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Hypertension. 2007 Jun;49(6):1455-61. Epub 2007 Apr 23.

Hypoadiponectinemia as a predictor for the development of hypertension: a 5-year prospective study.

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Department of Medicine, University of Hong Kong, Queen Mary Hospital, 102 Pokfulam Rd, Hong Kong, People's Republic of China.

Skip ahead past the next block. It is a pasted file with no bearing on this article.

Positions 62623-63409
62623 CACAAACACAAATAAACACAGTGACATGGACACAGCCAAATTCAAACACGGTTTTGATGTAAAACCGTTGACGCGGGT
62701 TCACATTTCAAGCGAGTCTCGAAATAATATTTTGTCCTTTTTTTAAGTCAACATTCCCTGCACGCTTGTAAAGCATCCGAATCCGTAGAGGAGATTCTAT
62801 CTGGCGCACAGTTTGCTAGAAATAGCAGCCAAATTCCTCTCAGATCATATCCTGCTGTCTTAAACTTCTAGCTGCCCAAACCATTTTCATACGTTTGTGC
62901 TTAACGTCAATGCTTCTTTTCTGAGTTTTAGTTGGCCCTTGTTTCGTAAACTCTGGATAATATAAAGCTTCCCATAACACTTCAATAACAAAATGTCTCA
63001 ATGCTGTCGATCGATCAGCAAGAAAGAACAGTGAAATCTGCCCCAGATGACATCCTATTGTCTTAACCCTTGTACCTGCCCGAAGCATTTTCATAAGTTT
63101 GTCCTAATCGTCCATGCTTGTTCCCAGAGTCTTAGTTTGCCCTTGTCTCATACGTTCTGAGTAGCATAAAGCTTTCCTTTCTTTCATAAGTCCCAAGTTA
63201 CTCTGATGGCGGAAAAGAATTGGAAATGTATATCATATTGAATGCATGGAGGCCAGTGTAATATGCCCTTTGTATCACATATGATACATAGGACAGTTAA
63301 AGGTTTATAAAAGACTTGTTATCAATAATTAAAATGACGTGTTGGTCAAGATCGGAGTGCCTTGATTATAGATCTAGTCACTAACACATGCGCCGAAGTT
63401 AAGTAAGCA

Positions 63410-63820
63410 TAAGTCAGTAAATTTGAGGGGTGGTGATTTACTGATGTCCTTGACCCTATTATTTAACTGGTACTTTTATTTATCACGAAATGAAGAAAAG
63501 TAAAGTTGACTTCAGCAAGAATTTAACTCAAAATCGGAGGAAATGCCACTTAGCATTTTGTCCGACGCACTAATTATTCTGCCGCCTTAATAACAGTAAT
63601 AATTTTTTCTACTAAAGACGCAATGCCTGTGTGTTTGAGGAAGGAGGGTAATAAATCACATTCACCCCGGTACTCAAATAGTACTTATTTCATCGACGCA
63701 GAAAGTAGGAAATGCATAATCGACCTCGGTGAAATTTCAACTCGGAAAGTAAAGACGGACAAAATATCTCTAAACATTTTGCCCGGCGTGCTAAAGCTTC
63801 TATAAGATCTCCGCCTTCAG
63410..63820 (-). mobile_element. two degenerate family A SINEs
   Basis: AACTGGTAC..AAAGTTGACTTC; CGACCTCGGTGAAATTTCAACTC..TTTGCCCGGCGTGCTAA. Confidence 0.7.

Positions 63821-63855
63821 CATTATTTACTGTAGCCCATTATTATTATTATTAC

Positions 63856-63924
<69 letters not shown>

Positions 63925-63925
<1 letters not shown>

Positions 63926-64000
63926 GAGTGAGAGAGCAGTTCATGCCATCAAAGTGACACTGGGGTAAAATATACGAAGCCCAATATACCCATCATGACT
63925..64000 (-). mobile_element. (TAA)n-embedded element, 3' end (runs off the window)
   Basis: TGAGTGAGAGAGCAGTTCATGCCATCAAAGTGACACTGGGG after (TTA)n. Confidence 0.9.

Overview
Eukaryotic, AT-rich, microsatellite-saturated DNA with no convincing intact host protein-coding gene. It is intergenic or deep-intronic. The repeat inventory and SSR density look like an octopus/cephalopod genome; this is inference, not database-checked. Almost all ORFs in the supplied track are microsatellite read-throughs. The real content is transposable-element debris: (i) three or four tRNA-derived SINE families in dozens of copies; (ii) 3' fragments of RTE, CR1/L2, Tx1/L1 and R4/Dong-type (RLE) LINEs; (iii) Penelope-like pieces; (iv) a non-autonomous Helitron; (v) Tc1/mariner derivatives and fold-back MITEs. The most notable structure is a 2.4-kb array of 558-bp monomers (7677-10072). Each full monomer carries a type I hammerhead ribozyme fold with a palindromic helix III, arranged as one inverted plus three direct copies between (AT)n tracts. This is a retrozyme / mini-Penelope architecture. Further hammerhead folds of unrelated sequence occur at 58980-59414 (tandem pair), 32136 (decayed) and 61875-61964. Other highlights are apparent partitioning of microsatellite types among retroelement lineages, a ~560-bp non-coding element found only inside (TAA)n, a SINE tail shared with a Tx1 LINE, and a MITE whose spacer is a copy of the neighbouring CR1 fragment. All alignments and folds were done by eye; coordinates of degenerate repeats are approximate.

Low circulating levels of adiponectin, an adipokine with insulin-sensitizing, antiatherogenic, and anti-inflammatory properties, are found in hypertensive patients. Adiponectin replenishment ameliorated hypertension in adiponectin-deficient mice or obese, hypertensive mice with hypoadiponectinemia, suggesting an etiologic role of adiponectin in hypertension. We aimed to determine, in this 5-year prospective study, whether hypoadiponectinemia could predict the development of hypertension in a nondiabetic Chinese cohort. A total of 577 subjects (249 men and 328 women) were recruited from the population-based Hong Kong Cardiovascular Risk Factor Prevalence Study and prospectively followed up for 5 years. The relationship of serum adiponectin with the development of hypertension (sitting blood pressure >or=140/90 mm Hg) was investigated in a nested case-control study consisting of 70 subjects who had developed hypertension on follow-up and 140 age- and sex-matched control subjects who were normotensive both at baseline and at year 5. At baseline, serum adiponectin level in the lowest sex-specific tertile was more likely to be associated with hypertension (P=0.003 versus the highest tertile, after adjusting for age, body mass index, fasting insulin, and high-sensitivity C-reactive protein). At year 5, baseline serum adiponectin was a significant independent predictor of incident hypertension in the nested case-control study (P=0.015; age adjusted), together with mean arterial pressure (P<0.001), high-sensitivity C-reactive protein (P=0.018), and body mass index (P=0.004). Normotensive subjects with baseline serum adiponectin levels in the lowest sex-specific tertile had an increased risk of becoming hypertensive (adjusted odds ratio: 2.76; 95% CIs: 1.06 to 7.16; P=0.037 versus highest tertile). Our data suggest that hypoadiponectinaemia may be involved in the pathogenesis of hypertension in humans.

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